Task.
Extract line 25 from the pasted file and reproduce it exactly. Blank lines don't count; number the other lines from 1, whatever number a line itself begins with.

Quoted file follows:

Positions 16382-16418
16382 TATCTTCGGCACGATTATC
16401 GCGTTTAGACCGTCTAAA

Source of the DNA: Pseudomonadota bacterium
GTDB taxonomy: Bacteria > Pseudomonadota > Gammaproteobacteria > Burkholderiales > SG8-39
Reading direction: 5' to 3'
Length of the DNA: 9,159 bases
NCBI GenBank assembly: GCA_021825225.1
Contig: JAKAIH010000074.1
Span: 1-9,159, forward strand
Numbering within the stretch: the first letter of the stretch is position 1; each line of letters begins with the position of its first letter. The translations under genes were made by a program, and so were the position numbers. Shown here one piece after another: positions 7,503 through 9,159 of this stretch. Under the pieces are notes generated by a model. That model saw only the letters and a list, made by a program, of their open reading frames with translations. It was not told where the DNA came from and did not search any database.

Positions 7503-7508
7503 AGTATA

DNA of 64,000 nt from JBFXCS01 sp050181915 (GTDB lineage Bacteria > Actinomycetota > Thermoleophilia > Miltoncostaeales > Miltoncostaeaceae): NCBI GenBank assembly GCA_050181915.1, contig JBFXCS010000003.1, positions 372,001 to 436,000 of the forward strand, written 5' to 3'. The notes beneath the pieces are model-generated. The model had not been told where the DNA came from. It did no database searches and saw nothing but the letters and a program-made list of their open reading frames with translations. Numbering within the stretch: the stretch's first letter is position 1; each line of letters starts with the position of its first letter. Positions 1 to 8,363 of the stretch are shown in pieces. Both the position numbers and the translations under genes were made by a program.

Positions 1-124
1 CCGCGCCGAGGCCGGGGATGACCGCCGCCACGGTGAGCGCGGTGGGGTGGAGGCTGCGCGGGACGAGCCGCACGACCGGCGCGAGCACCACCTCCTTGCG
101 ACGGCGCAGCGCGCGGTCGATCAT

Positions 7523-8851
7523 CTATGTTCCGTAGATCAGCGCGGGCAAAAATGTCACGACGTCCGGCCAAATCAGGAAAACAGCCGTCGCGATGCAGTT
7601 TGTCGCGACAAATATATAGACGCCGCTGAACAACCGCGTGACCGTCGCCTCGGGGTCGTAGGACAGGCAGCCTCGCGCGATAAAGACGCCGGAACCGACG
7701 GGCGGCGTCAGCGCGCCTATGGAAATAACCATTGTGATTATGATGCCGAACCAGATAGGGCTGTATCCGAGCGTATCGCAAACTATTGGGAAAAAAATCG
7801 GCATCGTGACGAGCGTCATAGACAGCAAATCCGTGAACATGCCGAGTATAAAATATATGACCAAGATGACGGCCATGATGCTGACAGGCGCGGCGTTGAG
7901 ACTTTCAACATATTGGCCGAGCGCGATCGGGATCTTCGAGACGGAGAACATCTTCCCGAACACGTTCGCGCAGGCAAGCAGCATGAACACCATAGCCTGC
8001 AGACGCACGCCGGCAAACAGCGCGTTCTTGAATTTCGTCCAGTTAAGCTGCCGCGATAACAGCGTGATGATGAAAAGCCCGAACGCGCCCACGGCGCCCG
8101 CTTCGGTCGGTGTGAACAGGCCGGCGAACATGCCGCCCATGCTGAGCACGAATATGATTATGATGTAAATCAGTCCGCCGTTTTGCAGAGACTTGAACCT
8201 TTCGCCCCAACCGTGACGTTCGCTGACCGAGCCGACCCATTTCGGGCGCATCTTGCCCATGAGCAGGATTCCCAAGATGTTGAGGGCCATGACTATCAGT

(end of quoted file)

8101 CTTCGGTCGGTGTGAACAGGCCGGCGAACATGCCGCCCATGCTGAGCACGAATATGATTATGATGTAAATCAGTCCGCCGTTTTGCAGAGACTTGAACCT